Fields, Nic. The Roman Army of the Principate, 27 BC-AD 117. (Battle Orders series, 37).

Botley, Oxford: Osprey, 2009.

I did a lot of work in classical studies many years ago, and I have a longtime interest in early military history, so a book like this is bound to catch my attention. And Osprey’s many historical series are (generally) above average.

When Augustus took control of the Roman state, he adopted the title of “princeps,” or “first citizen,” in order not to flaunt his power in the Senate’s face. And among the needed reforms he quickly undertook was the complete restructuring of Rome’s armies, which had swelled greatly during the preceding generation of civil wars. Where the legions had once been recruited from among the citizenry as needed in a crisis, and then demobbed again when the emergency was passed, Augustus put the whole thing on a full-time professional basis. Soldiering would now be a career, like any other, for those suited to it. Volunteers signed on for twenty-five years, the last five in the veteran reserves, and then could look forward to a pension equal to roughly fourteen years’ pay — not a bad deal, actually. Soldiers ate better than most people, had a chance to practice a craft if they had one, and were required to participate in relatively few battles during their lives — if they were lucky. The author addresses all aspects of the Roman military, from weapons and equipment and command and control to battle doctrine and military engineering.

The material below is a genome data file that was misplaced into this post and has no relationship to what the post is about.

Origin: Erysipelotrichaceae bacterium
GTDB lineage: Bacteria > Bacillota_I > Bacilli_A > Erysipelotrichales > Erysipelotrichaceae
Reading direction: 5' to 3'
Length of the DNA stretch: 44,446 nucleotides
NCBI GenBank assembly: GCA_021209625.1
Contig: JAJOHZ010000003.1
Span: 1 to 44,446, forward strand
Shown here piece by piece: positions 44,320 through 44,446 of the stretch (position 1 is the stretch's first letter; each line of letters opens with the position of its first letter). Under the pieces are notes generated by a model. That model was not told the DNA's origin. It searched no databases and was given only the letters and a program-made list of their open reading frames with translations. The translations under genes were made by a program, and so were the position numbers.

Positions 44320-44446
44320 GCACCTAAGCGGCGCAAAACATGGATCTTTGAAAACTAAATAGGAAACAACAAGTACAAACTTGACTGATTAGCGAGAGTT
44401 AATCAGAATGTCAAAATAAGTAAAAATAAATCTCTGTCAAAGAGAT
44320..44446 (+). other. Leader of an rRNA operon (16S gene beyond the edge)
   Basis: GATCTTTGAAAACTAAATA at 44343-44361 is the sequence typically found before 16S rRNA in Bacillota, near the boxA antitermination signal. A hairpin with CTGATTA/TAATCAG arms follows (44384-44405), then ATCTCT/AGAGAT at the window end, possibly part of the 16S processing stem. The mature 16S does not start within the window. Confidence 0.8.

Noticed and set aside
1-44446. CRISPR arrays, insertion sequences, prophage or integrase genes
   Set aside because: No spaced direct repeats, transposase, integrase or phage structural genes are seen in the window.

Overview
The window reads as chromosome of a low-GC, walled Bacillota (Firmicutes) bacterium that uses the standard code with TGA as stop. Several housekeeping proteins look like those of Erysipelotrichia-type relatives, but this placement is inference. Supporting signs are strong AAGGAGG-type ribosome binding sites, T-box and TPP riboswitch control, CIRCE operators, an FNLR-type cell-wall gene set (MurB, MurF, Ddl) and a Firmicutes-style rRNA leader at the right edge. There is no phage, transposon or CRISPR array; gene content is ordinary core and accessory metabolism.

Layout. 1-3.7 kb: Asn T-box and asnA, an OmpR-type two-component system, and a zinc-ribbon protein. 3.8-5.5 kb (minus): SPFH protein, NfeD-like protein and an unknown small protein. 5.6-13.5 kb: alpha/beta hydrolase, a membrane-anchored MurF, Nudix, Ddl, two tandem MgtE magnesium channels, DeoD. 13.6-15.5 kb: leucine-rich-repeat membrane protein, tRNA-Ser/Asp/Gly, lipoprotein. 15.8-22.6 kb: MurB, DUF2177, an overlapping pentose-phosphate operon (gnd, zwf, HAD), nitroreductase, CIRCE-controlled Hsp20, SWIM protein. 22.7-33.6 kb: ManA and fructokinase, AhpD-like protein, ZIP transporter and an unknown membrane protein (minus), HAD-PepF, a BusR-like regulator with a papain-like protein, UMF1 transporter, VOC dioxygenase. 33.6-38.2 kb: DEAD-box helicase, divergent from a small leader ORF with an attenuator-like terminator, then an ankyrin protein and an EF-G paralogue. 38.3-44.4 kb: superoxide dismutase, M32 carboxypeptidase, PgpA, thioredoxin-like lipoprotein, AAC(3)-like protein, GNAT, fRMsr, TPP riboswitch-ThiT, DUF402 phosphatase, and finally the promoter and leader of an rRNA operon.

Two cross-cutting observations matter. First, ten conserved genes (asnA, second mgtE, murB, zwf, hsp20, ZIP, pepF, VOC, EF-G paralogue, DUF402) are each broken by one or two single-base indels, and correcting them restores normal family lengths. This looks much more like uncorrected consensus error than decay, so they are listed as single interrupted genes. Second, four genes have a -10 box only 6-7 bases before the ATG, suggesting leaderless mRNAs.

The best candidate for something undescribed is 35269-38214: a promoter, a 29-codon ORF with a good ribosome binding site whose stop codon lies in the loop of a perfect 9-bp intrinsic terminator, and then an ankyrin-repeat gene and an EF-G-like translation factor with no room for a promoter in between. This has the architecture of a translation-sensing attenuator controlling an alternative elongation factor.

And Fields is both an ex-Royal Marine and a Ph.D. in Ancient History, so he ought to know what he’s talking about, . . . but he has a certain amount of difficulty actually communicating what he knows. For one thing, he insists on always using the Latin terms for everything — cohortes, legio, and centurio instead of the anglicized “cohort,” “legion,” and “centurion.” Every single time. The gladius and spatha are never referred to as “swords.” Considering the target audience — non-academic readers but with a special interest in the subject — it comes across as a bit exclusivist, even pompous. So the information is here, and the illustrations are well up to Osprey’s standards, but you’ll have to work at it. I recently read Philip Matyszak’s Legionary (also reviewed at this site), which covers almost exactly the same ground, but Matyszak does it in a charming, occasionally humorous, style and is equally accurate in what he has to say. For the comparative novice, I really think I’d recommend that work over this one.

Published in: on 25 October 2013 at 2:06 pm  Leave a Comment  
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